Hi Tom,

> On 03 Jul 2015, at 14:07, Tom Browder <tom.brow...@gmail.com> wrote:
> I originally had problems with the S32 description of string function
> index. S32 says that if the substring is not found then a bare Int is
> returned which evaluates to false, otherwise an Int with the position
> of the first substring match is returned. It goes on to say that one
> should not evaluate the result as a number.  So my question was, how
> does one practically use that information for a substring that starts
> at position zero which evaluates as false?
> Based on the S32 description, I first tried this to remove a comment
> from a data line:
>  my $str = '# a comment';
>  my $idx = $str.index('#');
>  if $index && $index >= 0 {
>    $str = $str.substr(0, $idx);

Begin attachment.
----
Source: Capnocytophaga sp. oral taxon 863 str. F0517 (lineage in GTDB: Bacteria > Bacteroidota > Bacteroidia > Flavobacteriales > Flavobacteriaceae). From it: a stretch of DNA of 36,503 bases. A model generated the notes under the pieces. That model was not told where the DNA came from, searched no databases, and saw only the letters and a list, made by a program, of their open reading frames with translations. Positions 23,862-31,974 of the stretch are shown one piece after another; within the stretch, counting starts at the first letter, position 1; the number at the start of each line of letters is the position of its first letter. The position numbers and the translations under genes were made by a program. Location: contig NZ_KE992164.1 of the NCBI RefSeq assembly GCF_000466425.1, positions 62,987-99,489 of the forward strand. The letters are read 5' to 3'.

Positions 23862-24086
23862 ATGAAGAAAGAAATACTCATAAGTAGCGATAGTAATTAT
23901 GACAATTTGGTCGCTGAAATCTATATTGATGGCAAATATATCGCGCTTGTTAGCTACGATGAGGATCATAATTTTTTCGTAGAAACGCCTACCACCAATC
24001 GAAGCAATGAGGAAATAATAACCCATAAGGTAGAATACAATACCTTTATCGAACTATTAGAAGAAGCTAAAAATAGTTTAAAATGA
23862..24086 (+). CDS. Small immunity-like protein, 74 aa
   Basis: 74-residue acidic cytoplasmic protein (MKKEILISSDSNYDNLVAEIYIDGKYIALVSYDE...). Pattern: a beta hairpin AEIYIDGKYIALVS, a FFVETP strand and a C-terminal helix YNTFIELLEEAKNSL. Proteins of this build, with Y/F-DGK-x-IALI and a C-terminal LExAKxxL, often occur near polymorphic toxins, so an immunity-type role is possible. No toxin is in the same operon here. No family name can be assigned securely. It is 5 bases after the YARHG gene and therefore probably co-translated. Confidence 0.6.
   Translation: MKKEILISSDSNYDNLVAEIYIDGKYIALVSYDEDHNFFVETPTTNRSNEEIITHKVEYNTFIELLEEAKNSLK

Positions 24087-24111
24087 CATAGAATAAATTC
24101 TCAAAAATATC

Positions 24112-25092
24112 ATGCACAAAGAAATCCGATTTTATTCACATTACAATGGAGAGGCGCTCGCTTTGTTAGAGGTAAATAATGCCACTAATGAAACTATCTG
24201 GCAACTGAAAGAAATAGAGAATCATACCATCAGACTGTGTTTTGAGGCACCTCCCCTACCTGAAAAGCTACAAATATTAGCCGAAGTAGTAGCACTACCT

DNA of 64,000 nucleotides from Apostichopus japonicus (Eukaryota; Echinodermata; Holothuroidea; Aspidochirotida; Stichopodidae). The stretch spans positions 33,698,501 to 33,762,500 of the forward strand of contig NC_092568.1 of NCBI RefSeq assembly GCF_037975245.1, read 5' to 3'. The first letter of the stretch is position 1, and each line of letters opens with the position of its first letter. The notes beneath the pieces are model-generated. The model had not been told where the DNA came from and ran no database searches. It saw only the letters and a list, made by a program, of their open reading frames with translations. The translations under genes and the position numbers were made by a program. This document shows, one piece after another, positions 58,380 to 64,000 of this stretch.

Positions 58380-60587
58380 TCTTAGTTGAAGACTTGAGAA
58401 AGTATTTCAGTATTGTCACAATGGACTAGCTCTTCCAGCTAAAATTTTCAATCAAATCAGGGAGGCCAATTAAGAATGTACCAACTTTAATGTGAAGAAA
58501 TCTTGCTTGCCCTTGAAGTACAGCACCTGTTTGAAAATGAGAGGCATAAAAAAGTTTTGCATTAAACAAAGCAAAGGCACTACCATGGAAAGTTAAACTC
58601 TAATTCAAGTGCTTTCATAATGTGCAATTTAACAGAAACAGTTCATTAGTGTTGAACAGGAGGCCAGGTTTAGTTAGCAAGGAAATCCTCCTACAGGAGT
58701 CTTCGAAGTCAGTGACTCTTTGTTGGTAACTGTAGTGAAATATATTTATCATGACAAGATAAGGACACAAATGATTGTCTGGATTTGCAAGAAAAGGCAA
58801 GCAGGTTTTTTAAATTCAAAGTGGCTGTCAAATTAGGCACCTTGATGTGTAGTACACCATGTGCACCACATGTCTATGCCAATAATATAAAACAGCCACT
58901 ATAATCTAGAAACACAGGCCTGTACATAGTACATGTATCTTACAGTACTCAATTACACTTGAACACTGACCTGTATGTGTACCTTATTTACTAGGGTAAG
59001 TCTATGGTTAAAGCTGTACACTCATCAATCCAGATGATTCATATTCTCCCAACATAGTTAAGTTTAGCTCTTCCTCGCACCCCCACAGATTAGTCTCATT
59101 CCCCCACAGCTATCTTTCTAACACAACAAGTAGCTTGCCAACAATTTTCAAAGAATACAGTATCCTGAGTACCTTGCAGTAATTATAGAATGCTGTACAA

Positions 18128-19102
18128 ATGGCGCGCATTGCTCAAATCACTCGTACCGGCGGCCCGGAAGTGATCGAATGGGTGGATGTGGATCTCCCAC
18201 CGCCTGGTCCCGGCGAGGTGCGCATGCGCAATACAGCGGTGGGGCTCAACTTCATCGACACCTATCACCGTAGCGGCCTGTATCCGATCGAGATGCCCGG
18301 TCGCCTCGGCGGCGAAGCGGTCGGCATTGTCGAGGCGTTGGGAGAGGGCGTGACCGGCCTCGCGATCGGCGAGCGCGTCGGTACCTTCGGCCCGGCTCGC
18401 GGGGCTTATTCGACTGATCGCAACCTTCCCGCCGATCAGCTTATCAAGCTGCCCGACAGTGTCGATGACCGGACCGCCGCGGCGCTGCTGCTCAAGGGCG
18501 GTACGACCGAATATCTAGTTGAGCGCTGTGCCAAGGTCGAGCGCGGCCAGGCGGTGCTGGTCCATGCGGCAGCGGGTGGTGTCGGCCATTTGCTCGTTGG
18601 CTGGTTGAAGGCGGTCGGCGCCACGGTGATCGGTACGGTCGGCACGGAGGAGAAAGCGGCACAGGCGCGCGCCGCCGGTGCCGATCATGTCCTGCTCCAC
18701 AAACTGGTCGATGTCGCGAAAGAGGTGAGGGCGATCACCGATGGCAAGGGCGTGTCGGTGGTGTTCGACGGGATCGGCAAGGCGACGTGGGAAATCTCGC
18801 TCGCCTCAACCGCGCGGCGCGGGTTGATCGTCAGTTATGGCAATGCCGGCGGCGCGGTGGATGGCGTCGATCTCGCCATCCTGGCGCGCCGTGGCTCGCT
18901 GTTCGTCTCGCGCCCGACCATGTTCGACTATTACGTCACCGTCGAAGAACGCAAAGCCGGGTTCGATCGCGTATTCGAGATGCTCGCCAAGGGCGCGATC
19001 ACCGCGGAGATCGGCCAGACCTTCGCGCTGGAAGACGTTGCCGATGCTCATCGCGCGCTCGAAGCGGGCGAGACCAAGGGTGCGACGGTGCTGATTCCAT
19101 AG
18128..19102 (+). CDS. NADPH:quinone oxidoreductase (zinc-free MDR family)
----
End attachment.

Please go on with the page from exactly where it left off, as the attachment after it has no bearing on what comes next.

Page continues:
>  }
> It didn't work for a comment at position zero but it found one at any
> other position or no comment at all.  Then I tried this:
>  if $idx {
>    $str = $str.substr(0, $idx);
>  }
> Same result as the previous method: it would not report a substring at
> position zero.
> So what am I doing wrong for finding position zero substrings?

Apart from what Carl and yary said, I would like to add that *if* you’re just 
interested in knowing whether a string starts with a certain substring, you can 
use .starts-with:

my $str = ‘# a comment!’;
say “It’s a comment” if $str.starts-with(“#”);

Similarly, if you’re interested in a certain substring at the end of a string, 
you can use .ends-with:

say “Exclamated” if $str.ends-with("!”);

Finally, if you’re interested in a substring at another position in a string, 
you can use .substr-eq:

say “Comment at position 4” if $str.substr-eq(“comment”,4);

Hope this helps!


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